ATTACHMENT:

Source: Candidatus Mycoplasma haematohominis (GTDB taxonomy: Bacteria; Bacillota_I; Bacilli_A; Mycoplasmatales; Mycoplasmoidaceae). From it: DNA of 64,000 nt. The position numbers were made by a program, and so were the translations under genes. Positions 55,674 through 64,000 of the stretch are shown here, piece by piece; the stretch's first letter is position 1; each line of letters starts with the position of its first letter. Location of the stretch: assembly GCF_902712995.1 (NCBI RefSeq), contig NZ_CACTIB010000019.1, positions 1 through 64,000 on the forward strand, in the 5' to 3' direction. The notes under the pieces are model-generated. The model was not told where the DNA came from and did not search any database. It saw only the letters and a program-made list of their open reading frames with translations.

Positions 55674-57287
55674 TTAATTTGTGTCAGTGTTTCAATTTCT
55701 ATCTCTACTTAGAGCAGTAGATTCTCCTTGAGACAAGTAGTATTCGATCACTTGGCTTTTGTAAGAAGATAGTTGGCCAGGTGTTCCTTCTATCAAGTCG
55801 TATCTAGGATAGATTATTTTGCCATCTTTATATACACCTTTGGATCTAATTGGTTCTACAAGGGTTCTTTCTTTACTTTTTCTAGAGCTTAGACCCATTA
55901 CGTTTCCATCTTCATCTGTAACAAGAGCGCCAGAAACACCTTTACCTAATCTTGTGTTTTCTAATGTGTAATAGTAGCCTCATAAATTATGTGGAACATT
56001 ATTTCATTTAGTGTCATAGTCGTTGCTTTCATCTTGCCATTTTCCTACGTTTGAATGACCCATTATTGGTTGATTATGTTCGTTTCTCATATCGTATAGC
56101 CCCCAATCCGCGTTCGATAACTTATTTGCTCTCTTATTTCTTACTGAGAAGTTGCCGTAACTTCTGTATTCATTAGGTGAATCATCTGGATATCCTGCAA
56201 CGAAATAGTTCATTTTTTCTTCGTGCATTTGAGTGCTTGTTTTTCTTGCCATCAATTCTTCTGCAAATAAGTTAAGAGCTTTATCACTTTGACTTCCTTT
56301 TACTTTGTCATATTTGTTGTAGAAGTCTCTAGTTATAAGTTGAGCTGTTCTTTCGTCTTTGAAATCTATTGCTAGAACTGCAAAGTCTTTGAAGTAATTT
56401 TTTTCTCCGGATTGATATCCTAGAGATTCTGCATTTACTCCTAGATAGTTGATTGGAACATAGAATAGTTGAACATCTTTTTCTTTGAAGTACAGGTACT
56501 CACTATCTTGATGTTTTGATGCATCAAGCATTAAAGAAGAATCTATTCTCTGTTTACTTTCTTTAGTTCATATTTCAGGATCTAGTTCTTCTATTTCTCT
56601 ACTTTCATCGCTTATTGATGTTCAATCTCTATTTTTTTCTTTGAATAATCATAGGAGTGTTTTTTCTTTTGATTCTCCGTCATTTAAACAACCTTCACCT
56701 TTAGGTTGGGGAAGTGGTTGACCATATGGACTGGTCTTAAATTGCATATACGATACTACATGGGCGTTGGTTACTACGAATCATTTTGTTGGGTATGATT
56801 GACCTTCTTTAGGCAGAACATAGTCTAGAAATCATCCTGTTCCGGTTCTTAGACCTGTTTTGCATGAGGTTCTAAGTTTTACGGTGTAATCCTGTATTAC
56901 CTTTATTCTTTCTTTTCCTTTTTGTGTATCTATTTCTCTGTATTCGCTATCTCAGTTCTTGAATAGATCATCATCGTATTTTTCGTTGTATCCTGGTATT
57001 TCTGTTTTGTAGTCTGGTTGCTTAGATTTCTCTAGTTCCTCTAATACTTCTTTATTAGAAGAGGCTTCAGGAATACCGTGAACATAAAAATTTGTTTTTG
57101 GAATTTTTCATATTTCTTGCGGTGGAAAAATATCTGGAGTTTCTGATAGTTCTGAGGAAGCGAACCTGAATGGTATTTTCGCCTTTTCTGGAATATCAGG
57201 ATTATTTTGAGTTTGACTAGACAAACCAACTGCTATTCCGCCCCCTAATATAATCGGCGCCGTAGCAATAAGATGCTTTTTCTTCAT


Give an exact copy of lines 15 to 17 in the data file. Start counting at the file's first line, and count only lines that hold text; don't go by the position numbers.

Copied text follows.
56801 GACCTTCTTTAGGCAGAACATAGTCTAGAAATCATCCTGTTCCGGTTCTTAGACCTGTTTTGCATGAGGTTCTAAGTTTTACGGTGTAATCCTGTATTAC
56901 CTTTATTCTTTCTTTTCCTTTTTGTGTATCTATTTCTCTGTATTCGCTATCTCAGTTCTTGAATAGATCATCATCGTATTTTTCGTTGTATCCTGGTATT
57001 TCTGTTTTGTAGTCTGGTTGCTTAGATTTCTCTAGTTCCTCTAATACTTCTTTATTAGAAGAGGCTTCAGGAATACCGTGAACATAAAAATTTGTTTTTG